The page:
The women have varying and sometimes exacting criteria, whether their own or based on their family’s wishes. This can include marrying someone within their own caste (or a specific subgroup of their caste), of the same religion, fluent in the same languages (multilingualism is a fact of life in dizzyingly polyglot India), employed in a particular career at a particular level of financial success, vegetarian or not. Height, complection, family connections, compatible horoscopes, shared cuisine–any and all of these considerations can come into play.

Interestingly, though, the factors most of the interviewees list as essential to a successful marriage could well apply to any relationship. Can you talk to the person? Are you both willing to compromise? Do you share the same vision of the future? What may strike an outsider as hard to comprehend is how you could reach such a determination based on a relatively brief acquaintance, or even a single meeting.

On the other hand, people in love may neglect to talk about some of the very things that play a role in the success of a marriage, either because they fear the answer or they believe it will all sort itself out in time. If prospective marriage partners are able to discuss these things frankly from the outset because they both seek the same end goal, marriage, this may give the relationship an advantage. This is especially true if potential prospects have been filtered for compatibility beforehand.

I may never truly understand how it’s possible for a woman to enter into an arranged marriage with a virtual stranger, but this book gave me some eye-opening insights into what the women who do make this choice are like. They speak in their own voices, from Uttara who recommends applying dog-training techniques to prospective mates, to Aarthi, who finds unexpected success as a radio DJ after years as a stay-at-home mom. There is also Vaidehi, who felt pressured to marry young and found herself locked into an unhappy marriage. Without exception, the women in this book are interesting, capable, and yes thoroughly modern, women who have embraced a traditional approach to marriage, with varying results.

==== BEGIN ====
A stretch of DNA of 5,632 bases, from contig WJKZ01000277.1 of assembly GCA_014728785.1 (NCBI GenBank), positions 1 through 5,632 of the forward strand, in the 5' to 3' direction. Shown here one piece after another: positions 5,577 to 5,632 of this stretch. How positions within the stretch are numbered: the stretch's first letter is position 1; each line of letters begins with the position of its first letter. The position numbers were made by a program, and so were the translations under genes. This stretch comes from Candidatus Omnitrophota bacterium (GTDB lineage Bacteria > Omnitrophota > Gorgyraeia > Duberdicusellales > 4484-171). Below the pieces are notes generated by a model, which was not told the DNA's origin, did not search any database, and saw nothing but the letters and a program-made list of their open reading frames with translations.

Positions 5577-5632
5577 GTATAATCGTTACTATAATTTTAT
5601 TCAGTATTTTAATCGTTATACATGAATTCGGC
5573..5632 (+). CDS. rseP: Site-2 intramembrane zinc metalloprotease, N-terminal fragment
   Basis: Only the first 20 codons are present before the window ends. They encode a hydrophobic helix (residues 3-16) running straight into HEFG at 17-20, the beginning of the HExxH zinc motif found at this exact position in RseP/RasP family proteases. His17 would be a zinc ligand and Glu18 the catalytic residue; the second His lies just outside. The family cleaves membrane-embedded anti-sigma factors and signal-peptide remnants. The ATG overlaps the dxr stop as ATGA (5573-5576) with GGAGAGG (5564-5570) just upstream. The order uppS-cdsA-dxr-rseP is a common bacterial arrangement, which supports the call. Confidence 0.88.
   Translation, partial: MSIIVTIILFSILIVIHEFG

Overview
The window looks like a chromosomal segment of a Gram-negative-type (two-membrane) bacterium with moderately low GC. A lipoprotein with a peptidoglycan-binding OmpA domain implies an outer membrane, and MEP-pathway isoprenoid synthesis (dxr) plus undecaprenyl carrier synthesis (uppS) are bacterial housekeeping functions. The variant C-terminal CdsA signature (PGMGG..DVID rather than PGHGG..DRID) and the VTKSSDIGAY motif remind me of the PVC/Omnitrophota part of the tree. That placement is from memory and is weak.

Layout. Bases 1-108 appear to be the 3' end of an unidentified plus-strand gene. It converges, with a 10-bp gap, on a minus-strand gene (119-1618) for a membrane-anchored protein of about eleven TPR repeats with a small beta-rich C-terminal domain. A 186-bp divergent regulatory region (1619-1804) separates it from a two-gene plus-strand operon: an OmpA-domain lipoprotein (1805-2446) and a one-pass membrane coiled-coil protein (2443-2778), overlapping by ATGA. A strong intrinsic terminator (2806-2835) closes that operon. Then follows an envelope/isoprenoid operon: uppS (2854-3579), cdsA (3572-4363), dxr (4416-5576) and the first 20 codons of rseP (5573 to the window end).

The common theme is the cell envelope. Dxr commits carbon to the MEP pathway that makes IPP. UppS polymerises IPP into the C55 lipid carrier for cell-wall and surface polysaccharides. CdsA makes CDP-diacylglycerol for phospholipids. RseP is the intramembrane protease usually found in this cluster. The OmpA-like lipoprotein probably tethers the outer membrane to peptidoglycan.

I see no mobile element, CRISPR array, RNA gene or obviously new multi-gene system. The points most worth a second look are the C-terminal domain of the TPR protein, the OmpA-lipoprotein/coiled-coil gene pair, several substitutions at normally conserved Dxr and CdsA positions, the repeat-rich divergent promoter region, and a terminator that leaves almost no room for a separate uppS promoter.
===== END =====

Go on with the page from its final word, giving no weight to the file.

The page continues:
Genre: Non-fiction

Read it if: You wonder why anyone would agree to an arranged marriage in this day and age and how the whole process works.

Skip it if: You are looking for a justification of arranged marriage intended for a Western audience, or an in-depth sociological study of the practice.

Movie-worthy: There are probably countless Bollywood movies about arranged marriages, but it would certainly be interesting to see a non “filmy” one!


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Review: Oleander Girl by Chitra Banerjee Divakaruni

Oleander GirlKorobi’s name means “oleander,” and the question of why Korobi’s mother named her after a poisonous flower is only one of many secrets at the heart of Chitra Banerjee Divakaruni’s expertly paced family drama. Korobi knows only that her mother died in childbirth, heartbroken at the death of her husband a few months before. Raised by her stern but loving grandfather and her sweet, long-suffering grandmother in Kolkata, Korobi has led a traditonal life secluded from the influences of the modern world. Only when she becomes engaged to the dashing but vulnerable Rajat, the son of affluent art gallery owners, does she begin to pull the thread that will unravel everything she thought she knew about her family and herself.

Although Korobi has led a sheltered life, she is determined to uncover the truth and willing to make sacrifices to get the answers she needs, even putting her engagement at risk. The author weaves numerous Indian social issues into the fabric of the story–sectarian violence, union activism, classist and racist attitudes, the interaction of employer and domestic staff–yet much of the basic plot would be familiar to Jane Austen. Can a love match survive family secrets and financial pressures? Will social considerations trump the motives of the heart? Can the engaged couple survive the deceit of others and their own miscommunication?